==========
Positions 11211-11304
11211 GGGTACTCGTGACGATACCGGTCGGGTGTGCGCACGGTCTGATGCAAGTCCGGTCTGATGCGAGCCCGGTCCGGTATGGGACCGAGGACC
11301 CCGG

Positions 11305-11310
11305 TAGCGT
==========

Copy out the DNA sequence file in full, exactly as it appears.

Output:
Positions 11211-11304
11211 GGGTACTCGTGACGATACCGGTCGGGTGTGCGCACGGTCTGATGCAAGTCCGGTCTGATGCGAGCCCGGTCCGGTATGGGACCGAGGACC
11301 CCGG

Positions 11305-11310
11305 TAGCGT